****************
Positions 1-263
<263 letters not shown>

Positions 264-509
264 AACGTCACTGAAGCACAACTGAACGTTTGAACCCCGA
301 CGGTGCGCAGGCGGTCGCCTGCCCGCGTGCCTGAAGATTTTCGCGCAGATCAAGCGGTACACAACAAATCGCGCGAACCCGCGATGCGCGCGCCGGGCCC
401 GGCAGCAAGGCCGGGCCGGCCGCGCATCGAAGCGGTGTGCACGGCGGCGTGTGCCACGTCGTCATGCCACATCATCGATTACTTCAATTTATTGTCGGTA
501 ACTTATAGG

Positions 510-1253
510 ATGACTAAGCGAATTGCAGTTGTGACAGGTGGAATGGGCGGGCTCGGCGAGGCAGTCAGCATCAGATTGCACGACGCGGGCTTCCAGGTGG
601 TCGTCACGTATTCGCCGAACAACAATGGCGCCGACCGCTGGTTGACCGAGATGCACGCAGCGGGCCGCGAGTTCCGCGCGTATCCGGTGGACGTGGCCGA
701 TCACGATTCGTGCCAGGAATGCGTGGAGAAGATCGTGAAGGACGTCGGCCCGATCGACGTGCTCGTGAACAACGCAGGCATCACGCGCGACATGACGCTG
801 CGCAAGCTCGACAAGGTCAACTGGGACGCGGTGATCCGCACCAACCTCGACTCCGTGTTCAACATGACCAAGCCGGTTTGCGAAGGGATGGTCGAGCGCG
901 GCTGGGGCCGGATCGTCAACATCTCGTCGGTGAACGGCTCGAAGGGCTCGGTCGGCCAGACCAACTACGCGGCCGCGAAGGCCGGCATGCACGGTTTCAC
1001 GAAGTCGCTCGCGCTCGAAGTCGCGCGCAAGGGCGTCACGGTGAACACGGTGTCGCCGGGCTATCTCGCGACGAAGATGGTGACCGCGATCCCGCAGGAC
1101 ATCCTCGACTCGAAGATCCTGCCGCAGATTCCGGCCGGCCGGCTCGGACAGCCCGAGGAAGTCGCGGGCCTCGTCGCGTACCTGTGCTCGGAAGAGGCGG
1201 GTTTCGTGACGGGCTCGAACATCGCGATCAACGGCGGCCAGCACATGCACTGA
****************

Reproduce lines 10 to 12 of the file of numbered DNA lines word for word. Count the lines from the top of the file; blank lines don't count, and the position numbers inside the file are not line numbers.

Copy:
601 TCGTCACGTATTCGCCGAACAACAATGGCGCCGACCGCTGGTTGACCGAGATGCACGCAGCGGGCCGCGAGTTCCGCGCGTATCCGGTGGACGTGGCCGA
701 TCACGATTCGTGCCAGGAATGCGTGGAGAAGATCGTGAAGGACGTCGGCCCGATCGACGTGCTCGTGAACAACGCAGGCATCACGCGCGACATGACGCTG
801 CGCAAGCTCGACAAGGTCAACTGGGACGCGGTGATCCGCACCAACCTCGACTCCGTGTTCAACATGACCAAGCCGGTTTGCGAAGGGATGGTCGAGCGCG